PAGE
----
Occupations - Various Trades
In the 19th century Stonehouse was far from being just a weaving
community. The village was self supporting with many occupational
trades such as blacksmiths, millers, lime-burners, masons, carpenters,
carters, joiners, grocers, drapers, publicans, shoemakers and tailors.
As a result of transport improvements many were able to sell their
goods elsewhere by the ever improving road network and the introduction
of the railway. Communications were also improved by the establishment
of the first Post Office in 1836 aided by daily coaches to Glasgow and
the coast. In 1899, John Thomson (Camnethan Street), was reported as
replacing the retiring William Stevenson as postmaster.
It was around 1830 that the turnpike system was introduced whereby
traders outwith the village had to pay a toll to sell their produce at
fairs and agricultural shows. The turnpike
system was abolished around
1880. The fairs and the new rail network
also attracted tourism. The
Black Bull Hotel and the Royal Hotel in Trongate were popular, both
holiday makers and overnight visitors. Both toll houses still stand
today, the first being at Meadowside Cottage (East Bar Toll) in
Lockhart Street and the other Tinto View on Strathaven Road. Under the
Town Improvement Association, the first telephone office and exchange
was installed at the Post Office in July 1914.
In 1836 there was a small firm manufacturing candle wicks from cotton.
This company was still trading in 1950 producing fire lighters. At this
time a third of the workforce were miners working at Canderrigg
Colliery and Broomfield. By the end of the 50’s many of the mining
families moved to other coal fields, seeking work in Fife and Ayrshire.
Another large employer from the mid-eighteenth century to the Great War
was Overwood quarry. This site was formerly accessed by a small wooden
bridge. Manned almost totally by local men, the quarry supplied
sandstone which was used in the construction of Glasgow tenements and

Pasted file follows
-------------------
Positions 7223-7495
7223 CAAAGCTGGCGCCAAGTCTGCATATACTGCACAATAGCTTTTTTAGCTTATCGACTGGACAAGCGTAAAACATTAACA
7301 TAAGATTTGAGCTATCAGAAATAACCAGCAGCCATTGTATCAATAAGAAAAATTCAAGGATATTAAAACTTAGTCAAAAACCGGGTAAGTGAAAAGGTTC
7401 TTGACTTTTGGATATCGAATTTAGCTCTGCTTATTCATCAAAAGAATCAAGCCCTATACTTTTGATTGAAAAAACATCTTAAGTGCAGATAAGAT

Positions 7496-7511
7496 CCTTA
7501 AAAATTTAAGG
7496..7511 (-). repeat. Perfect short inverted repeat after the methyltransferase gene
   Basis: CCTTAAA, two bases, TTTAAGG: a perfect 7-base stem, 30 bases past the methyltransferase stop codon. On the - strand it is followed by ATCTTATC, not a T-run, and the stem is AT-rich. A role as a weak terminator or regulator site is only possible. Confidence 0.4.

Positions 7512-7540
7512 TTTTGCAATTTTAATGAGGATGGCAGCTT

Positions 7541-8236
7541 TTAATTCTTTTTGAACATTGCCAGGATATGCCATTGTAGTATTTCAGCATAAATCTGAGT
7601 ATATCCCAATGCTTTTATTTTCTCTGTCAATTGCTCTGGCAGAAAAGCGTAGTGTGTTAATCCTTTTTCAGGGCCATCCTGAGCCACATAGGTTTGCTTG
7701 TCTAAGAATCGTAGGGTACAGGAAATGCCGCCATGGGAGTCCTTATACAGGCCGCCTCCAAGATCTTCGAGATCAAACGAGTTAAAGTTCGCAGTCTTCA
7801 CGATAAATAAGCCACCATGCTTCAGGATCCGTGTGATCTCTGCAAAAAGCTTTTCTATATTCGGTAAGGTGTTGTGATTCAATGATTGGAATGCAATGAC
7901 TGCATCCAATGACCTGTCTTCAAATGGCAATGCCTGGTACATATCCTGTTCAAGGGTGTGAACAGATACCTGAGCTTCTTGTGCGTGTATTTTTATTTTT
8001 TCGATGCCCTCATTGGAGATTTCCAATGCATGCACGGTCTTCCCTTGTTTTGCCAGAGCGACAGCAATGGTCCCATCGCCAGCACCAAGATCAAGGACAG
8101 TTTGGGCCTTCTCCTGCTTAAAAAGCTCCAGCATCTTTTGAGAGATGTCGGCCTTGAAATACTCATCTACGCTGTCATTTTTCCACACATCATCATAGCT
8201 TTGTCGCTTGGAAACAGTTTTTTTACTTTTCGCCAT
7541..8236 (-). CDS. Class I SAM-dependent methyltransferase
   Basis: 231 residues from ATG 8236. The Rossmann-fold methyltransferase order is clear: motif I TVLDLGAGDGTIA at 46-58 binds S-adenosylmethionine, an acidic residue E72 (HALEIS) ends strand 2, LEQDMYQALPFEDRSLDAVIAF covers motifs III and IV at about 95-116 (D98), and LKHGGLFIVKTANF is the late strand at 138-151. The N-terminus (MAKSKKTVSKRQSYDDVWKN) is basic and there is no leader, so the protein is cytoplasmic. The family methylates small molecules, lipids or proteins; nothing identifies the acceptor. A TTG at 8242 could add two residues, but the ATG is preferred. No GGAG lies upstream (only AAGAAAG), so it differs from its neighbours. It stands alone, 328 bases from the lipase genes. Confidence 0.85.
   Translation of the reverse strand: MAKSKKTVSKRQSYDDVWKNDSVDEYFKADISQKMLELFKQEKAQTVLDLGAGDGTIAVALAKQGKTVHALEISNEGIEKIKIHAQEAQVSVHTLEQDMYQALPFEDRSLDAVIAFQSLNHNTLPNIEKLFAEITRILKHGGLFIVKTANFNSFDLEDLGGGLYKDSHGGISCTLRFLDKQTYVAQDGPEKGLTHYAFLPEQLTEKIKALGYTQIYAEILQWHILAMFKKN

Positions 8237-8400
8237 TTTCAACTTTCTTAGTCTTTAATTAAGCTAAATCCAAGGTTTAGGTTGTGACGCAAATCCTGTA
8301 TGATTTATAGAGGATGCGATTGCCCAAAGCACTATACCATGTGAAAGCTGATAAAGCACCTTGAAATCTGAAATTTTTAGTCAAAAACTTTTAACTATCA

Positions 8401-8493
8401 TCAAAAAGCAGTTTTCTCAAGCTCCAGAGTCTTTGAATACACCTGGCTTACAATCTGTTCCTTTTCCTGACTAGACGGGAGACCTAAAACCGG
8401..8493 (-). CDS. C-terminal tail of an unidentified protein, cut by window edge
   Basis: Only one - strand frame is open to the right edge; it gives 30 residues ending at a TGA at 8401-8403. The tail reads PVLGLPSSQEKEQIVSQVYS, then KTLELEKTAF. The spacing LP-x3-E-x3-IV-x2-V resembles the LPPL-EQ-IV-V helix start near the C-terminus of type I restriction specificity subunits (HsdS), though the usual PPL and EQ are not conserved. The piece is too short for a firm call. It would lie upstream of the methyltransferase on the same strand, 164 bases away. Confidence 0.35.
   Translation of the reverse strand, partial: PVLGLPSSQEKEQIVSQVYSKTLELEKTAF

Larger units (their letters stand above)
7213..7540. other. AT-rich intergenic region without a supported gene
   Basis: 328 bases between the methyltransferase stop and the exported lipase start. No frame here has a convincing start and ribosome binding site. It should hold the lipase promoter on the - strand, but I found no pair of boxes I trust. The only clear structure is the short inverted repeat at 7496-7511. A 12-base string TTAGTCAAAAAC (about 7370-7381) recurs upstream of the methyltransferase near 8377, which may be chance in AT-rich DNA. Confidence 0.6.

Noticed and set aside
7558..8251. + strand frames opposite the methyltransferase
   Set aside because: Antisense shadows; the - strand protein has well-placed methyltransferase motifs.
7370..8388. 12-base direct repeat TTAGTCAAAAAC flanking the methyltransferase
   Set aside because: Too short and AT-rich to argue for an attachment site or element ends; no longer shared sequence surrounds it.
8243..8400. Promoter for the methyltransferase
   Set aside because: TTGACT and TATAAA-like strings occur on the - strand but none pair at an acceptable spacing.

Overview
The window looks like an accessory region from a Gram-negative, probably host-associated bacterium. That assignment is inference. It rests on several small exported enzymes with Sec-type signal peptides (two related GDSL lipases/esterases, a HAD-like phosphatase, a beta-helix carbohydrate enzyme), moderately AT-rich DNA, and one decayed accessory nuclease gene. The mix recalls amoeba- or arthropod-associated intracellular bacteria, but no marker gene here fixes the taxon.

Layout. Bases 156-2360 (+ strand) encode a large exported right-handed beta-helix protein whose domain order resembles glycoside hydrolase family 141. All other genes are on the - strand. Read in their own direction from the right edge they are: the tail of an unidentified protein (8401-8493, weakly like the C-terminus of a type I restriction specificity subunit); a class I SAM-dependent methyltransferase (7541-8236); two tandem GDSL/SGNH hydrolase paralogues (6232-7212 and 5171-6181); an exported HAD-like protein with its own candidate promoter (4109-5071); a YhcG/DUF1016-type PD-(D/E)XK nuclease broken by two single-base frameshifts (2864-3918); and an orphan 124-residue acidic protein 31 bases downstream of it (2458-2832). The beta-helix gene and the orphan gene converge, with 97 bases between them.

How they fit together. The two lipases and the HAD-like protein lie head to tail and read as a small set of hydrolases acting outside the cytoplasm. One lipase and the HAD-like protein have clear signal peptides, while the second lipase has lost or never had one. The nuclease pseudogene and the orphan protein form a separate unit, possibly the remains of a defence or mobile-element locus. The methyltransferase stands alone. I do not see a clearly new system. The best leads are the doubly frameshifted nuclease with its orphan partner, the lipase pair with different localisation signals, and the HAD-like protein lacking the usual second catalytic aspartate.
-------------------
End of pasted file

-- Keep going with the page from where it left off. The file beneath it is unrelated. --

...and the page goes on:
many important buildings including the Glasgow Herald offices (Buchanan
Street), Mitchell Library (St.Andrew’s Halls, Barclay Street), Sanitary
Chambers (Montrose Street), Clydesdale Bank (St.Vincent Place) and the
Stock Exchange in Buchanan Street. A light railway was built to connect
Overwood at Candermains Gully to the main line for transport to Glasgow
on a daily basis. This line was also used to transport coal from the
neighbouring mines such as Spion Kop Colliery. Apparently, the bridge
crossing the Cander was badly engineered and by the end of world war
one was dismantled for scrap. In 1893 Messrs. Baird and Stevenson of
Glasgow held the lease for the quarry. It was during this period that
Overwood was at its peak, continually employing local men to keep step
with demand. The site is now being used as a landfill site for waste
produce. Unfortunately the facing of the sandstone from the quarry
tended to scale with rot setting in due to the poor quality of the
sandstone.This ultimately led to the quarry’s closure. It is notable
from 19th century Hamilton Advertisers extracts that there were a great
number of accidents and fatalities attributed to the quarry; to which
Dr. Rae was a regular visitor.
The tileworks was also a thriving business at this time. Situated at
the bottom of Union Street, little is known of this company other than
its popular owner of the time, John Borland. Directly across from the
gasworks lay one of many clay holes, later filled in with refuse. There
was also a clay hole for making the tiles on the site of the football
pitch where Stonehouse Violet
now play. A second brick and tileworks at
Greenburn in the 1850’s was owned by Dr. Mitchell, a popular employer,
who would annually pay for excursions for his staff to places such as
After the second world war the parish rapidly became a fruit growing
district with around 45 holdings growing tomatoes and strawberries.
Unfortunately, competition from countries such as South Africa put an
end to this industry, though a few greenhouses still produce tomatoes
for the home market.
George Wilson (Stonehouse ) Ltd. during the 50’s employed over 1000 men
in the building trade, many of whom came from outwith the parish. Today
the main employer is Stonehouse Hospital,
however in recent years
George Whitelaw’s Buses have gained an increasing reputation as one of
Lanarkshires foremost bus companies and continue to grow and diversify.